Re: Shop Talk

Mark Gellis (mgellis@SILVER.SDSMT.EDU)
Sun, 21 Jul 1996 23:52:45 -0600

I think my own recent experiences with Rhetnt-l is proof of how valuable
e-mail is as a research tool. I have received far more feedback, far more
quickly, on drafts of papers or articles by posting them to a listserv
than by simply sending them out to a journal and waiting to see what the
review board thought of it or even tackling a friend in the hall (okay,
okay, I didn't really tackle them...I put them in a very painful wrist get so much more cooperation that way...) At a rough guess,
the average amount of feedback in written comments is an order of
magnitude greater and the speed is roughly two orders of magnitude. The
latter is perhaps even more important, as it allows the writing process to
be just that, a single process rather than two or three divided by months
or years. (I think we all know what it is like trying to pick up an
article we have not looked at for a year after being told the review board
likes it but they would like a few this time, most of us have
already moved on to other projects; for me, trying to switch gears this
way is simply not very easy).

In effect, the ability to survey and/or interview several people who are
a) highly intelligent and well-read in my discipline and b) likely
audiences for the paper or article when it is finally presented or
published, represents one of the most powerful tools any scholar could
wish for.

Combine this with some of the other services provided by the Internet
(computerized library searches and, in some cases, inter-library loan
paperwork, access to ERIC bibliographies, on-line phone directories,
etc.) and the "networked researcher" is at an incredible advantage
compared to the traditional one.

If I may switch gears for a second, I would like to add my thoughts on a
related issue. There has been some discussion as to whether or not
on-line publications are as valuable as printed ones, with many older,
more traditional scholars being highly unwilling to accept the new medium.
The question may soon be moot. Why?

Although Sturgeon's law (90% of everything is crap) applies to what we do
here as much as it does to anything, if my experience as a "networked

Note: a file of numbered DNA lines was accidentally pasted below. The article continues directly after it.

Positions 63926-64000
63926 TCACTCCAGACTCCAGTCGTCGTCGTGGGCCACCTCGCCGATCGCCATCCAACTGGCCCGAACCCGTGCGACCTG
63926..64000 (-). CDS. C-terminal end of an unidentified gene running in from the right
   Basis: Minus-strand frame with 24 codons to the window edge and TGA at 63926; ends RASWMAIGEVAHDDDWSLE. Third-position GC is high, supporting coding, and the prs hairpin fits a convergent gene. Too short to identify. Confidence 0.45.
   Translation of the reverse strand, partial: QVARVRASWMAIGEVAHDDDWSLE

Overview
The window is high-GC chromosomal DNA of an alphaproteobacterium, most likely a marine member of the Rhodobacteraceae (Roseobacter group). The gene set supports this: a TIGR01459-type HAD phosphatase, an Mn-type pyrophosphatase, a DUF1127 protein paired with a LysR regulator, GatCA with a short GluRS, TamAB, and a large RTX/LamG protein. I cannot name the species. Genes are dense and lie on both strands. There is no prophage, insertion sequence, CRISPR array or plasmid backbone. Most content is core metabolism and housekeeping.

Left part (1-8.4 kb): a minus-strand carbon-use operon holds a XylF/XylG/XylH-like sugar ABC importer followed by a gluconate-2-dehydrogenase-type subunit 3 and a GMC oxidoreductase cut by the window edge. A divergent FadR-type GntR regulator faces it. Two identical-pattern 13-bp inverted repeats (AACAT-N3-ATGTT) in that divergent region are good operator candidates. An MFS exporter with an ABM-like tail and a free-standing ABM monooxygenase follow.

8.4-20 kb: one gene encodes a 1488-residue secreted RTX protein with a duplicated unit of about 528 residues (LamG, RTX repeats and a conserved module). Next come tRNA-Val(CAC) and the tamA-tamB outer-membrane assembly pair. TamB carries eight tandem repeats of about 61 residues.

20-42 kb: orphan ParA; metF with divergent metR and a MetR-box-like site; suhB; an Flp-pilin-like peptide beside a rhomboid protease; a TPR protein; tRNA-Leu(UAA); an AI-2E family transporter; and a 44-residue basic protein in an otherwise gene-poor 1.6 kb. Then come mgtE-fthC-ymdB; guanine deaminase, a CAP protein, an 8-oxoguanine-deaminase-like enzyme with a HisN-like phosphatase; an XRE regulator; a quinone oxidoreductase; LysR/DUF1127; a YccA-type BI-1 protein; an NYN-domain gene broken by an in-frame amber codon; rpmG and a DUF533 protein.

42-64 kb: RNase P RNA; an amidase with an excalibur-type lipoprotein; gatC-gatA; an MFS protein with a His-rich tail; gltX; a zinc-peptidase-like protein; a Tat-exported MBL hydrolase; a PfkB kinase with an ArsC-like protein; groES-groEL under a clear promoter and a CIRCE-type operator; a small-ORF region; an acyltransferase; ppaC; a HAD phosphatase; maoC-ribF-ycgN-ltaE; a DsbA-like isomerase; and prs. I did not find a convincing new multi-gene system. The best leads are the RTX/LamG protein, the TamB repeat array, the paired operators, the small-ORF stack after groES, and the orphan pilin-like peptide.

researcher" is in any way representative, the traditional scholars are in
for some serious competition. I have, in my opinion, produced more and
better scholarship as a networked scholar than I would have using only
traditional methods. I suspect that people using e-mail and other
Internet tools for research are going to have both tools and collaborative
communities that will allow them, without even desiring it, to completely
overwhelm the majority of scholars who refuse to get networked, not only
in quantity but also in quality. Plenty of good scholarship will still be
done by people who sit in an office by themselves, type their articles on
a typewriter (or writing it long hand and giving it to a secretary to type
up), and mail it out and start writing something else while they wait, but
I firmly believe that such scholars will be at a serious disadvantage not
only as professionals belonging to a professional (and therefore social
and rhetorical) community but also as scholars because they will be
missing out on so many useful tools. And, of course, since the networked
scholars who will come to dominate the field will see little wrong with
on-line journals, the paradigm shift is, in my opinion, not a matter of
"if" but "when."


On Sun, 21 Jul 1996, Bill Hart-Davidson wrote:
> Alice, Eric, and Karl,
> Count me among those who are using (and theorizing) e-mail as a valuable
> research tool. I share Karl's feelings about the benefits of e-mail as
> an as yet underdeveloped medium for qualitative research. I've been
> working with two methodological concepts which take advantage of e-mail
> for my dissertation is the asynchronous interview and the
> other is the participatory data collection possible on discussion lists.
> The most exciting feature of e-research methods is that they are, as Karl